So I knew even at age 15 that somehow I was going to have to bridge these two worlds. I had lived in both places. I was about to start this work for the United Nations or be an ambassador or something to bridge these worlds, when I stumbled upon this tiny little organization in Chicago called Compassion. It was a storefront; I mean it was the size of a 7-11 store. But all they did was blend these two worlds- a sponsored child and a sponsor. What I knew is they actually need each other. This little child needs vaccines to survive, but this sponsor needs love and hope and joy in the midst of it all. And so somehow they had to come together. I found that that’s all this organization does, is bring them together. And the minute I understood that, I was so relieved cause I didn’t have to go start something, I could just go throw my hat into the ring, and this was Compassion. We had like 25 or 30,000 sponsored children at that point. It was a 25-year-old organization, but we clawed our way up to that number. I joined it and when I finally left it we were at a million and 500,000 children. And so I was doing what I could clearly see I had been knit in my mama’s womb by God to do. I threw myself at it, there’s not a day that I regret that I didn’t give it my full concentration and my full effort. And so when I look back I am overwhelmed with gratitude that I found my way into the sweet calling of God’s hand on my life, and I was pretty faithful with it. I gave it everything I had. And God turned around and blessed it.
And so Awana, a podcast for Awana, here’s my great joy. I know this: every single day, across the ministry of Compassion, and this, is 7,000 churches in 26 countries. Every single day, 400 children accept Jesus Christ as their Savior, at the knee of their pastor, or the Awana leader, or a Sunday School class under a mango tree somewhere. And that, that is my great joy.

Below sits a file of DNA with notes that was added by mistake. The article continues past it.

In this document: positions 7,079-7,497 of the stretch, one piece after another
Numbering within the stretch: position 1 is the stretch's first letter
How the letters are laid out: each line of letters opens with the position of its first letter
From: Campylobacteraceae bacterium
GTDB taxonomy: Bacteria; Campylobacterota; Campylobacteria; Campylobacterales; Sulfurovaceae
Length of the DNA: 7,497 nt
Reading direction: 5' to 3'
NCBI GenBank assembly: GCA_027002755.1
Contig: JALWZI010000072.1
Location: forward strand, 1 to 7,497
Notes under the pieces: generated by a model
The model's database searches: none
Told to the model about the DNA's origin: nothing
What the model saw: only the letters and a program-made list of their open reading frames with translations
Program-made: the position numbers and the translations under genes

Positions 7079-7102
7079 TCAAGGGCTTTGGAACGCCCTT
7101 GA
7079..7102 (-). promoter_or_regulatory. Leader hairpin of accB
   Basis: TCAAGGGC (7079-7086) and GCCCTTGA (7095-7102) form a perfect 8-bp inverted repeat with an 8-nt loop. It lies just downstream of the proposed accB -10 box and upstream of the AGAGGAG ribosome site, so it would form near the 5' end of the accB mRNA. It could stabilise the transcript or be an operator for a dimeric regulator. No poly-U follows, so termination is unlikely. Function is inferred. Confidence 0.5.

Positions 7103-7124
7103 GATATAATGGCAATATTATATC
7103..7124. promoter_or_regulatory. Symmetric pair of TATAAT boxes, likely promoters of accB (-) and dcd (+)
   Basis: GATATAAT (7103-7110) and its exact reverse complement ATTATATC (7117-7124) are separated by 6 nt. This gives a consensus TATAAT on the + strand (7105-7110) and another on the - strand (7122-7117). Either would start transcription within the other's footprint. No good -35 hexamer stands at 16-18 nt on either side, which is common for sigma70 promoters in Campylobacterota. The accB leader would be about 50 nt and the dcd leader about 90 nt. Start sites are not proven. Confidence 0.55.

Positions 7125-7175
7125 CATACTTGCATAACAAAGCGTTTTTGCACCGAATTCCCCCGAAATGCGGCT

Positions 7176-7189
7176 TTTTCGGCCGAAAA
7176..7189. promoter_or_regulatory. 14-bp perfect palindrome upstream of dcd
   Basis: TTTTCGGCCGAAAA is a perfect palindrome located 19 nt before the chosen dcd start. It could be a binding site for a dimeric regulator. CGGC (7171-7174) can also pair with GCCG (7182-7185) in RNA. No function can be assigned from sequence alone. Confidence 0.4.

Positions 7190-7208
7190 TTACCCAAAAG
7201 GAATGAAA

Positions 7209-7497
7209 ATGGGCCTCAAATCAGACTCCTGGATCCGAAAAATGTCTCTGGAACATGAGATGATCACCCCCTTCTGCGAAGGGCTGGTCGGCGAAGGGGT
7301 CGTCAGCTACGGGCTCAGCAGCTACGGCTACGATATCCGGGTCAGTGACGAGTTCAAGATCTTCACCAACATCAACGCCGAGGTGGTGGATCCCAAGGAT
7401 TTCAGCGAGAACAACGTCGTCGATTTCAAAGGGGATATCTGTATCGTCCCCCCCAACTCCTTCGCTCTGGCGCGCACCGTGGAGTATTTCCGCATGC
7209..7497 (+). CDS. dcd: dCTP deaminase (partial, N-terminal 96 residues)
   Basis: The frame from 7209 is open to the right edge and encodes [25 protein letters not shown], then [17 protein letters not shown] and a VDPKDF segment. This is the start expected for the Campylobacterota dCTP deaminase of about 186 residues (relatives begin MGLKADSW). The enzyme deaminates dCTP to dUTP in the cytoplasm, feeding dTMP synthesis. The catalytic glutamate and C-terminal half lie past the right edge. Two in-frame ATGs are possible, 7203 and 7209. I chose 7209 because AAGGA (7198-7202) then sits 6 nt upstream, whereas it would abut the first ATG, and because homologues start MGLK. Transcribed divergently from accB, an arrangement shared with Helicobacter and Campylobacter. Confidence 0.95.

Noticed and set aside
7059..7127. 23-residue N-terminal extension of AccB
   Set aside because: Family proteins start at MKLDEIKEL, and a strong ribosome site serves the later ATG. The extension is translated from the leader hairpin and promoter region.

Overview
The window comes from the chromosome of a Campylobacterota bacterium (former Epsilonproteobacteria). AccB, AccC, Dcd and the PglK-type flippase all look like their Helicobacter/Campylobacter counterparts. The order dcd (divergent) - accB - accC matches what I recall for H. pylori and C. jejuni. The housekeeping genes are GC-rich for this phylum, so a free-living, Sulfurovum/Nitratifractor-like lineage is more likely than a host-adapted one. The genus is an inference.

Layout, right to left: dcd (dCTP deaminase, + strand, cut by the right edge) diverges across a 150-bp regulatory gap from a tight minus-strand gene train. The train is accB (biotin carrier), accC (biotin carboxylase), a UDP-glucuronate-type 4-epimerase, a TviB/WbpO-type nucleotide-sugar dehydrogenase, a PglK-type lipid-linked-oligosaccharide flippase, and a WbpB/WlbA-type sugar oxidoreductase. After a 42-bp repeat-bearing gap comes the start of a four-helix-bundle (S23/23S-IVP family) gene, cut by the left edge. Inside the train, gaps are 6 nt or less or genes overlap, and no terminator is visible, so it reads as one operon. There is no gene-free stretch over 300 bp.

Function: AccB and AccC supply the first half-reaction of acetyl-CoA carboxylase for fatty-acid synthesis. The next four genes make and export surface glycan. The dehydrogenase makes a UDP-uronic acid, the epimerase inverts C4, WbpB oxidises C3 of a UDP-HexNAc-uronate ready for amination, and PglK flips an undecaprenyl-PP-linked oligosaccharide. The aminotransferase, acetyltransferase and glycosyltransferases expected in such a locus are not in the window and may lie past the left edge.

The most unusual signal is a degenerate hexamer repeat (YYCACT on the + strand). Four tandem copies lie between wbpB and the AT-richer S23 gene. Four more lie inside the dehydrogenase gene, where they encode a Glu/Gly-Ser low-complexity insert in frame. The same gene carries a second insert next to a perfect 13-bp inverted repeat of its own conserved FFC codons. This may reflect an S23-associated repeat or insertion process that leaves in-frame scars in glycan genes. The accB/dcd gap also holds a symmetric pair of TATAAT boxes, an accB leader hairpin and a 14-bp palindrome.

I spoke at a huge church in Jacksonville, last Sunday in Florida. Sat 1700 people. And I was able to tell them, “Between now and the next time you gather in this sanctuary, the number of children who will come to Christ in the ministry of Compassion would more than fill every seat in this auditorium. And they were like, “Wow, that does sound like the mission field to me.” And so I feel so so blessed that I found what God really called me to do. That He blessed the work of my hands, and now there’s this great ministry blessing children. I love it.
MH: Reaching kids around the world is a huge concept. Almost to the standpoint that as a whole, it almost seems overwhelming. But there’s a point for all of us, whether we’re parents or pastors, or leaders in a church, or whomever they might be, we have our own worlds. How do we make a difference there? While we may not be able to affect the rest of the world, how do we make a difference in our own worlds?
WS: You know, reaching children for Christ, fighting poverty. Both are massive global issues, and it’s easy to look at the sheer magnitude of the problem, and the challenge, and to just be overwhelmed. “It’s so big that I don’t know what to do.” Consequently, I wind up doing nothing. And I think on the side of poverty and the side of bringing children to Christ, you’ve got to break the problem down to one person at a time. And so, the Haitians have a proverb, “Bloom where you’re planted”, they say. And I just love the truth of that. And so, I maintain that anytime God brings a child across your path, even for just a minute, my book Just a Minute, even for just a minute, it might be a divine appointment. It might be your chance to say something or do something that launches that child’s life. And so, be ready for these divine appointments.